fbpx

How to Heat Your Saltwater Aquarium in the Winter

Stable Water Temperature is Important for Maintaining a Beautiful, Vibrant Saltwater AquariumPhoto of an aquarium thermometer with a snail crawling up the side.

As the seasons change and cold weather arrives, keep in mind that this can negatively affect your saltwater aquarium. If you’re not careful, the water temperature in your tank can drop and turn your beautiful living work of art into a pet cemetery. In this article, we will show you why it’s important to keep the temperature in your saltwater tank stable and how you can prevent a temperature change from killing your fish.

Why is Temperature Stability Important in Saltwater Aquariums?

Most fish are cold-blooded creatures, which makes them vulnerable to changing temperatures. So not only can it harm them if the temperature gets too cold, but you should also be careful not to let it get too hot.

What Happens if the Water Temperature Gets Too Cold?

If the temperature in a saltwater aquarium drops too much, the fish will begin to slow down and show signs of lethargy. The cold will shut down their immune systems and leave them vulnerable to disease. Eventually, they will die.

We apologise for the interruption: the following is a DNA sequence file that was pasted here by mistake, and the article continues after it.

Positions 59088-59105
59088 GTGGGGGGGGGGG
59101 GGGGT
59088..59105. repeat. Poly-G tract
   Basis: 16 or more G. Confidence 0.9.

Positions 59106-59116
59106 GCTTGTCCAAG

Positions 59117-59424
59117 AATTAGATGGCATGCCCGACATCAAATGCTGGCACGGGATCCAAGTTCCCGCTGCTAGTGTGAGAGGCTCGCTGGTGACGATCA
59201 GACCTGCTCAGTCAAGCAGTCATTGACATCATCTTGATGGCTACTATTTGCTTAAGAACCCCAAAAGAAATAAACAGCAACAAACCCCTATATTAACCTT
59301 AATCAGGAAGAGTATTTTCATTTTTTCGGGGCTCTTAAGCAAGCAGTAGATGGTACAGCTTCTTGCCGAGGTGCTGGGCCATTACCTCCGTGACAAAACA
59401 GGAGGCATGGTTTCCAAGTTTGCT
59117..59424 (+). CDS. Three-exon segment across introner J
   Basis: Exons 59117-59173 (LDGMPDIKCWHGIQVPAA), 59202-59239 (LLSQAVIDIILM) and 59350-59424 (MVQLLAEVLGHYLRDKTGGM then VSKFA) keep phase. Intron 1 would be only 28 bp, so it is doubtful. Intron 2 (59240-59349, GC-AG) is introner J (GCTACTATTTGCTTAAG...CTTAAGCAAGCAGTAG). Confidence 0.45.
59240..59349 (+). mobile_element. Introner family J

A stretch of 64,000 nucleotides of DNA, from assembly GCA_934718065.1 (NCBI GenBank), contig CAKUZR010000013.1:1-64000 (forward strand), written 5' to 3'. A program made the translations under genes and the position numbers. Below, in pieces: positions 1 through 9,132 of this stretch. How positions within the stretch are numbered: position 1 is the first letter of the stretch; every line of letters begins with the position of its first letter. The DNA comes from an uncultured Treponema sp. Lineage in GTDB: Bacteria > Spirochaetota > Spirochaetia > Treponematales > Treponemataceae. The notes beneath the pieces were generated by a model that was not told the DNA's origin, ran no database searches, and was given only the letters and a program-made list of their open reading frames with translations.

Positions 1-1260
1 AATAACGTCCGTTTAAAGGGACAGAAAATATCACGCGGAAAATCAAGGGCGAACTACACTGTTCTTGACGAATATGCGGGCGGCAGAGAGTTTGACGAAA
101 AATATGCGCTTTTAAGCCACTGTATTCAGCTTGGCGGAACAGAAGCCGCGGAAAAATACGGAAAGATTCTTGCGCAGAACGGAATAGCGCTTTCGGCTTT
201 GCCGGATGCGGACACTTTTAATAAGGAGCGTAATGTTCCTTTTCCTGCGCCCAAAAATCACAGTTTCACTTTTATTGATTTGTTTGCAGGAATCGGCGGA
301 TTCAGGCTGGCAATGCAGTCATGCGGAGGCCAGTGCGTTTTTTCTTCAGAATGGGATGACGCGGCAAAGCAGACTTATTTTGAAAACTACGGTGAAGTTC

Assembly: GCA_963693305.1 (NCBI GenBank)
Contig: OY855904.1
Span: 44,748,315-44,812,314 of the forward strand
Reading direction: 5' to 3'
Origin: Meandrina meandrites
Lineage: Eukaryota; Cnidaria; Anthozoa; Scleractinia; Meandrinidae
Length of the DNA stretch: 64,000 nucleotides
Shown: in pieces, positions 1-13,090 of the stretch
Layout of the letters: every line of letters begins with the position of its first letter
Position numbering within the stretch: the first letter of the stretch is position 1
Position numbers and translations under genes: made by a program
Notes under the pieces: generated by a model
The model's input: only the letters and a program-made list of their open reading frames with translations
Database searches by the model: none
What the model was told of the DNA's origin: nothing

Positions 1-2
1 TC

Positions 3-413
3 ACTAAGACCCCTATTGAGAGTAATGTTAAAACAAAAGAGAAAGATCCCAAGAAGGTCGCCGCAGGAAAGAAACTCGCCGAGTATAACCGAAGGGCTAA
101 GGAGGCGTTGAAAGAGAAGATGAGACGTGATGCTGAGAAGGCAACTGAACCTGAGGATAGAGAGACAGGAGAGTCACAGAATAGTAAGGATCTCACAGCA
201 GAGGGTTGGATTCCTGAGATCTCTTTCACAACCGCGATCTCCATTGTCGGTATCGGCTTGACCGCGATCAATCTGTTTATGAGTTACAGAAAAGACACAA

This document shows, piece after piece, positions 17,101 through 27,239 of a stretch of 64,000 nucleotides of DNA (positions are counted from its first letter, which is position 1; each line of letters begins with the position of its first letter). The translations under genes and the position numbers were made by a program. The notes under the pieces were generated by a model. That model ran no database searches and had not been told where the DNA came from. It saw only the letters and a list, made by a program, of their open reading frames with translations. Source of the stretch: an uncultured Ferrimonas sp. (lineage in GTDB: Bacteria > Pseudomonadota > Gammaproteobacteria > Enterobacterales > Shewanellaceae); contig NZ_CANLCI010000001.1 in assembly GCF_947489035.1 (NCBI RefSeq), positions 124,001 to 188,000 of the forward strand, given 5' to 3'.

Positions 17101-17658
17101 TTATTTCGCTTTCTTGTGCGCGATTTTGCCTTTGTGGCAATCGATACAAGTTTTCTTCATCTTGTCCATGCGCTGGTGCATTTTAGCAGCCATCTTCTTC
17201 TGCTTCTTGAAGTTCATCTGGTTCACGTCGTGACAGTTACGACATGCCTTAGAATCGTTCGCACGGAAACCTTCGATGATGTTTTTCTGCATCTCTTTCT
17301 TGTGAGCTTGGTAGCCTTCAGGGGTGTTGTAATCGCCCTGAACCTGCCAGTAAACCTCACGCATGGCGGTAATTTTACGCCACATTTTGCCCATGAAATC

What Happens if a Saltwater Aquarium Gets Too Hot?

Overheating an aquarium can also be a problem because it can make it difficult for fish to breathe. The hotter the water, the less oxygen it will dissolve. As a result, the fish will often swim to the surface gasping for air. If the water isn’t stirred or cooled down before too long, they won’t survive.

What is the Best Temperature for my Saltwater Aquarium?

While the proper temperature will vary slightly depending on the type of fish you own, it is usually best to shoot for somewhere between 76-80º F.

Whatever temperature you set your saltwater aquarium at, make sure you don’t let it fluctuate more than one or two degrees over the course of the day. Too much variance can put undue stress on your fish and lead to their untimely demise.

How Do I Keep My Water Temperature Stable?

There are many things you can do to help keep the temperature in your saltwater aquarium consistent. First, you should make sure the heater you use has the proper wattage to heat your tank. Typically, smaller tanks require higher wattages per gallon and vice versa.

Another step you can take is investing in a backup heater. Put it in the tank along with the primary heater, but set it a few degrees lower than the main one. Ideally, you’ll never have to use this secondary heater because the primary heater will keep the temperature from getting too cold, but if the first one fails, then you can rest easy knowing the secondary one will pick up its slack.

Similarly, to protect from overheating, you may also want to get a fan that will turn on if it senses your water is getting too warm.

Invest in a ThermometerPhoto of an aquarium thermometer with fish swimming near it.

An easy way to make sure your heater never fails or gets out of hand is by purchasing a thermometer for your tank. Check the temperature throughout the day to make sure it’s staying relatively stable and not fluctuating by more than one or two degrees.